Hillary Clinton sat at the head of the big kidney-shaped table in a Newsday conference room and I could not help but think of my three daughters.
I’d always told them they could do anything they wanted as long as they worked hard and had passion for what they were doing. I fought the local Little League poobahs to make sure their softball teams were treated just like the boys’ baseball teams. I’ve watched with immense pride as they’ve successfully made their way into the adult world.
And there was Clinton, talking yesterday to the editorial board, a woman running for the White House in what would be some kind of ceiling-shattering step forward for girls and women everywhere.
And I was listening knowing that my youngest daughter, still shy of 30 and the most politically active of the three, supports Sen. Bernie Sanders.
And you can tell it’s just killing Clinton.
My daughter was not mentioned yesterday, but her generation was. And Clinton knows she’s not reaching many of them.
“I’ve got to do more to better connect to younger women going into the general election, assuming I get the nomination,” she said.
But that’s not quite it. A lot of young women hear her message. They just like Sanders’ better.
In my daughter’s case, he extols a future she wants to see, one centered on addressing the economic inequality that affects so many other issues. She works for a women’s rights organization. She and her colleagues know Clinton’s resume and her work on behalf of gun control, children, families and reproductive health. They admire it. And they generally feel more comfortable with her in charge of the nation’s foreign affairs. And many of them feel almost ashamed to say that they’re not voting for Clinton in New York’s primary on April 19.
Clinton chalked that up yesterday to a generational thing, saying that older women who’ve encountered job discrimination and who’ve struggled with the family-work balance are more supportive of her. She said young women are “excited by something new and something that is a little different and a little revolutionary and promises free college” — chiding them, almost, for not doing their homework on Sanders. And she cited research that she said shows “they like me. They actually are quite admiring of me.”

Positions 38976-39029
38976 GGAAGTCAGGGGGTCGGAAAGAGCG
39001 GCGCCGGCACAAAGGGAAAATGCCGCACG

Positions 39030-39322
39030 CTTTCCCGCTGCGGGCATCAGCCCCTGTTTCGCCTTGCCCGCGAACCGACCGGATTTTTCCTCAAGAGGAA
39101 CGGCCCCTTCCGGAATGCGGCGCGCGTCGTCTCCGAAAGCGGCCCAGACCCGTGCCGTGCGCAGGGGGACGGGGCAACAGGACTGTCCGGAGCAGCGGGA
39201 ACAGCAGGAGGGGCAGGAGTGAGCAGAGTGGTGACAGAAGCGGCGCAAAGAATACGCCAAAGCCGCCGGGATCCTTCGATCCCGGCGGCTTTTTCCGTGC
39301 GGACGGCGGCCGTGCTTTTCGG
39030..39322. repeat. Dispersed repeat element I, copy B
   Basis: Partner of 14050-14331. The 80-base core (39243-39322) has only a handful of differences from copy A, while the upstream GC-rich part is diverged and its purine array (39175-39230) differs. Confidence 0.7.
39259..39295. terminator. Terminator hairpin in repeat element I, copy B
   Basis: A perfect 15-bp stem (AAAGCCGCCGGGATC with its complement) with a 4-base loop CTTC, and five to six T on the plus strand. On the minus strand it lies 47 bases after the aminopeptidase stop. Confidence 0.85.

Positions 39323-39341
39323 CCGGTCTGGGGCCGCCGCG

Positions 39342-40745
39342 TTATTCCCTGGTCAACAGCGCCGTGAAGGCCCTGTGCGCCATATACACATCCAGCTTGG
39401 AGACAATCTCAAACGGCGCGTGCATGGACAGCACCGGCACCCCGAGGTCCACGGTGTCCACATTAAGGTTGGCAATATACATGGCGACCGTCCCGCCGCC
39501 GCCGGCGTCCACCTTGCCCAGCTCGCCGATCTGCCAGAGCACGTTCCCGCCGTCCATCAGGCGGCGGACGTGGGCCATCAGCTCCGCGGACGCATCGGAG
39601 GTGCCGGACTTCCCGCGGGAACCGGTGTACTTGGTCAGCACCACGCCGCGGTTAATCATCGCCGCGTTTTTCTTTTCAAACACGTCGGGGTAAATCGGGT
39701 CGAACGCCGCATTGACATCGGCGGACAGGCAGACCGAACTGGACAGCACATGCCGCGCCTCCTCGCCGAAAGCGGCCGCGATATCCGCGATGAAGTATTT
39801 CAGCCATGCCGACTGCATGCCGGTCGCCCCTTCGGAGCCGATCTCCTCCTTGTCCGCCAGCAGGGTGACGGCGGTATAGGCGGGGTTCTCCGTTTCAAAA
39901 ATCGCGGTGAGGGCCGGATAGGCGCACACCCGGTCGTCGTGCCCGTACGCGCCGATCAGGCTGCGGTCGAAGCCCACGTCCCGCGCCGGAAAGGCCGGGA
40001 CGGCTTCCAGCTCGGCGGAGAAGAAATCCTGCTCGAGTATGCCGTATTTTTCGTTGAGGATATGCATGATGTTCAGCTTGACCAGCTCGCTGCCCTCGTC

And again, that’s not quite it, either. My daughter and her Sanders-supporting friends don’t dislike Clinton, and they say they will line up behind her in the general election as a matter of common sense and because the alternative — Donald Trump or Sen. Ted Cruz — is unthinkable. Which isn’t exactly Hillary love, but it’s better than the opposite.
They acknowledge that a primary vote for Sanders might ultimately prove impractical, but it’s meant to send a message. They want change, not merely the shatter-the-glass-ceiling kind of change, but change that directly affects their lives.
Clinton told the board that shattering the ceiling is exactly that kind of change. She called it “an important statement, a historical occurrence that will have ripple effects that will affect how girls and women feel about themselves.”
To Clinton, that’s not only about her sitting in the Oval Office. It’s all the faces girls and women would see. Asked about the possibility of having gender parity in her cabinet, she replied, “Absolutely, because I sure would love to reach that.”
She said she knows “a lot of really qualified women” to put in positions that long have been dominated by men, even in Barack Obama’s White House. That’s its own kind of revolution.
Clinton might not be the woman they wanted to assume this position. But she might be the one they get. And they’re going to have to be OK with that. Sometimes you get the change you get, not the change you want.
Michael Dobie is a member of Newsday’s editorial board.